How Paul Ryan Bankrupted a DOE Energy Loan Recipient, and How They Bounced Back

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When Beacon Power applied for the Section 1705 loan guarantee program, they probably had no idea that that painted a target on their back. After all, they weren’t even a solar or wind business. Beacon had perfected and patented adaptations to an old nuts-and-bolts flywheel technology, spending $200 million to engineer reliable energy storage and frequency regulation for the electrical grid.

But their mistake was to be the second company after Solyndra to be awarded a Department of Energy (DOE) loan guarantee under the Section 1705 Loan Guarantee Program. By October last year, a few months after Solyndra, they were bankrupt. Here’s the tale.

The grid needs energy storage that can ship power on and off the grid — faster — as it adds more solar and wind. Even without renewables, the technology is needed for moment-to-moment grid stability to prevent blackouts. 

Gas peaker plants can’t do that in five minutes. Beacon Power developed a technology that could do it in five seconds. Again and again. And not wear out like a battery.

The Federal Energy Regulatory Commission (FERC) has recognized this increasing need for faster energy storage. Under FERC Order 755, which comes into effect in October 2012, grid operators must pay more for faster storage.

So, how could a company that is making faster storage fail?

That’s what I asked Scott Harlan, managing partner at Rockland Capital, the private equity company that bought Beacon’s assets after it went bankrupt.

“Under the old FERC pricing regime they just weren’t getting paid enough to service the debt,” Harlan told me. “The pricing system just didn’t work for Beacon — or any kind of fast-response system regulation service, in the past.”

Beacon thought FERC’s long-heralded higher payments for fast storage would have been in place earlier. “Once the FERC order is implemented,” he pointed out, “the pricing will be much better in this country for these fast-response resources. At that point, the market across the country is much improved.”

But even so, to make it till this October, Harlan said, Beacon would have needed only “something on the order of ten million, not a lot of money.” They just needed to cover operating expenses of the company and service the debt till the FERC order was implemented, and they couldn’t raise outside capital to do it.

So, why didn’t they go back to the DOE and say we just need $10 million till the FERC order comes into effect?

“I suspect that would have been a tough conversation, given everything that was going on with the DOE at the time,” explained Harlan. “Unfortunately, events at the time conspired against them.”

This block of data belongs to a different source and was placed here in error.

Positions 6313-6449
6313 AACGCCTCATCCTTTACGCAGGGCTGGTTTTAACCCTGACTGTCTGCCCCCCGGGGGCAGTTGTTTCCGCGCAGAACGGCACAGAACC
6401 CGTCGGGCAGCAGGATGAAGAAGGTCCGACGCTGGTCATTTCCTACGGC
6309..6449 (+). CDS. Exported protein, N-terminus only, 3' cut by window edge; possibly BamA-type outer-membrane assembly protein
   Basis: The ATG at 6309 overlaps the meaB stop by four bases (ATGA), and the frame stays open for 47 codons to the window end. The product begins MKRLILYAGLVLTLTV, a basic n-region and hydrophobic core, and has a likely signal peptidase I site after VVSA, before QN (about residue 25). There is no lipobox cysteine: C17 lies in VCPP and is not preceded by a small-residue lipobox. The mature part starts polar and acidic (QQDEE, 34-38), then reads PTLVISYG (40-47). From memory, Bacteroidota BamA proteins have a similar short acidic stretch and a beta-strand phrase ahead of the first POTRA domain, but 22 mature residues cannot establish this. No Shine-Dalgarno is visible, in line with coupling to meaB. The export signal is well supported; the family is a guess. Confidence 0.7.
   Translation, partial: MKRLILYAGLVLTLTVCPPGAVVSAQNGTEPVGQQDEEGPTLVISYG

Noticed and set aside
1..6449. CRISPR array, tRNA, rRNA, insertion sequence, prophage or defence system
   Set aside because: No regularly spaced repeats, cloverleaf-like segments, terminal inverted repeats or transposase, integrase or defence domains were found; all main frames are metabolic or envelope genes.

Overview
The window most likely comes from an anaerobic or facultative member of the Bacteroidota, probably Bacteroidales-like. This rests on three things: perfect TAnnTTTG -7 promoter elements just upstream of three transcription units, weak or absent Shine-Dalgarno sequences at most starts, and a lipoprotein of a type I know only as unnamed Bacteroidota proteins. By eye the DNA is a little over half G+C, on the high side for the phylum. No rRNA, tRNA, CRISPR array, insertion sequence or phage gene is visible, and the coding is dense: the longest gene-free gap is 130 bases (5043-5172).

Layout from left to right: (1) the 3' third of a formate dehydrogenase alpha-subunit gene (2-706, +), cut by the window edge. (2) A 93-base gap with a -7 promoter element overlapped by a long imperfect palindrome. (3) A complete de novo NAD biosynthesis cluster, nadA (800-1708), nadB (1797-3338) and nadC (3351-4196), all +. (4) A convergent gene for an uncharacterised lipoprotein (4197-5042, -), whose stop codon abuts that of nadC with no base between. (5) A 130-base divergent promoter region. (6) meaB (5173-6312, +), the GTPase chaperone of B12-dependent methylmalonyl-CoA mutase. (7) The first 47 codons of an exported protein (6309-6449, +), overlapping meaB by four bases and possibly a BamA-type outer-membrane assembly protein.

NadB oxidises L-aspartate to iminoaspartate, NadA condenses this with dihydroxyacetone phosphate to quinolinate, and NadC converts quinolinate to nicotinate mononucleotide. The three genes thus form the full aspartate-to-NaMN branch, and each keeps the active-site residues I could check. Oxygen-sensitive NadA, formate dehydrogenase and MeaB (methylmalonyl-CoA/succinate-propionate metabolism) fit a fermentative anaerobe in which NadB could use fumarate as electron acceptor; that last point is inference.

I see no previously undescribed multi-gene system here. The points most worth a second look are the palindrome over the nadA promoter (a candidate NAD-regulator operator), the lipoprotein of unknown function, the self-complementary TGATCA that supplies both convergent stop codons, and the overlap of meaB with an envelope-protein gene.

This was last September, just as the Solyndra witch hunt was in full swing, and the DOE was having to testify in front of almost weekly hearings. The hysteria made it difficult not only to get more help from the DOE, but also in trying to raise further funds in the market. Former Beacon CEO Bill Capp told AOL Energy after the bankruptcy that remarks Paul Ryan made at the time were particularly unhelpful.

“In addition to Solyndra,” Paul Ryan said on Fox News in September of 2011, “Beacon Power and First Wind Holdings offer examples of other instances in which the federal government backed risky and financially unstable firms, using taxpayer money to fund an ideologically driven pursuit of unproven energy sources.”

There’s nothing “financially unstable” about a company that invents and builds a product that out-competes gas peaker plants. I don’t know much about investors, but surely the “invisible hand” is smarter than to listen to a rabid politician before investing?

“When you have stuff in the press that’s very negative, it can become difficult to convince the public markets to invest the money,” Harlan told me. “You’re at the mercy of retail investors like teachers unions and such.”

As a private equity company, he said, they are different. “We’re able to make a rational decision, based on real information. As a private company, we make the decisions. There are a few of us, we talk to the company to decide when to put money into it and when not to. It’s a much simpler decision-making process.”

It seemed to me from what Harlan was saying, that Steven Chu’s DOE was right to have funded the company, that they had “picked a winner.”

“Oh, absolutely, yes,” he agreed. “The technology is great. It solves the problem the utilities have in balancing the grid; particularly as you have more wind and solar power coming on the grid — the ability to manage the frequency of the system is somewhat compromised.”

“This is going to prove to be a technology that was very worthy of the DOE’s choice to invest in. We wouldn’t have made the investment in the company if we didn’t think so, because if the DOE doesn’t make money then I’m not going to make money.” In the bankruptcy, Rockland Capital assumed the debts. Income from the now completed 20MW Stephentown flywheel project at the new FERC rate will pay back the loans.

“We plan to continue to own and operate Stephentown, which is fully completed now,” he explained. “It was mostly completed and we just put a little capital in to finish the project. I think it was one and a half million, something like that.”